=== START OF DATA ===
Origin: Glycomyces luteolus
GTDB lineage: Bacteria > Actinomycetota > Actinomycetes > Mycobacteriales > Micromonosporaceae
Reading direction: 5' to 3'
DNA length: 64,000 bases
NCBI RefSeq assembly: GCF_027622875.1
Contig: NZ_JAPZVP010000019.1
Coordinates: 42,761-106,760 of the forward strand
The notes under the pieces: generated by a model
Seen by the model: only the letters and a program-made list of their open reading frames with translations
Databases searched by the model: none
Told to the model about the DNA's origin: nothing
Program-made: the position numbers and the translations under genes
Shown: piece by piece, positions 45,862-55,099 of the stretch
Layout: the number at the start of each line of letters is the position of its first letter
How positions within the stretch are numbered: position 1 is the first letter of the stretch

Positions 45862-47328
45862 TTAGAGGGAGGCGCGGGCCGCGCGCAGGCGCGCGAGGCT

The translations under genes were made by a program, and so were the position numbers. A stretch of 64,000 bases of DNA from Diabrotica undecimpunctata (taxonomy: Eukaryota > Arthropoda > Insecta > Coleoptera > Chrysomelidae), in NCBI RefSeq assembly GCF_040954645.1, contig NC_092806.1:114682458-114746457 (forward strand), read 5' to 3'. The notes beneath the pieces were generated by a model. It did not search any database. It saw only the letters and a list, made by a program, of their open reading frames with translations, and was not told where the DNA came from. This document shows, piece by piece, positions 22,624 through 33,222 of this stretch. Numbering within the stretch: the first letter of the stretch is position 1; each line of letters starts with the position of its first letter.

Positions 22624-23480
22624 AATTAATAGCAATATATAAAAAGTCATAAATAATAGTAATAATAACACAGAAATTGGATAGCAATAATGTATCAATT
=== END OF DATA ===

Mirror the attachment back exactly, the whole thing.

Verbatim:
Origin: Glycomyces luteolus
GTDB lineage: Bacteria > Actinomycetota > Actinomycetes > Mycobacteriales > Micromonosporaceae
Reading direction: 5' to 3'
DNA length: 64,000 bases
NCBI RefSeq assembly: GCF_027622875.1
Contig: NZ_JAPZVP010000019.1
Coordinates: 42,761-106,760 of the forward strand
The notes under the pieces: generated by a model
Seen by the model: only the letters and a program-made list of their open reading frames with translations
Databases searched by the model: none
Told to the model about the DNA's origin: nothing
Program-made: the position numbers and the translations under genes
Shown: piece by piece, positions 45,862-55,099 of the stretch
Layout: the number at the start of each line of letters is the position of its first letter
How positions within the stretch are numbered: position 1 is the first letter of the stretch

Positions 45862-47328
45862 TTAGAGGGAGGCGCGGGCCGCGCGCAGGCGCGCGAGGCT

The translations under genes were made by a program, and so were the position numbers. A stretch of 64,000 bases of DNA from Diabrotica undecimpunctata (taxonomy: Eukaryota > Arthropoda > Insecta > Coleoptera > Chrysomelidae), in NCBI RefSeq assembly GCF_040954645.1, contig NC_092806.1:114682458-114746457 (forward strand), read 5' to 3'. The notes beneath the pieces were generated by a model. It did not search any database. It saw only the letters and a list, made by a program, of their open reading frames with translations, and was not told where the DNA came from. This document shows, piece by piece, positions 22,624 through 33,222 of this stretch. Numbering within the stretch: the first letter of the stretch is position 1; each line of letters starts with the position of its first letter.

Positions 22624-23480
22624 AATTAATAGCAATATATAAAAAGTCATAAATAATAGTAATAATAACACAGAAATTGGATAGCAATAATGTATCAATT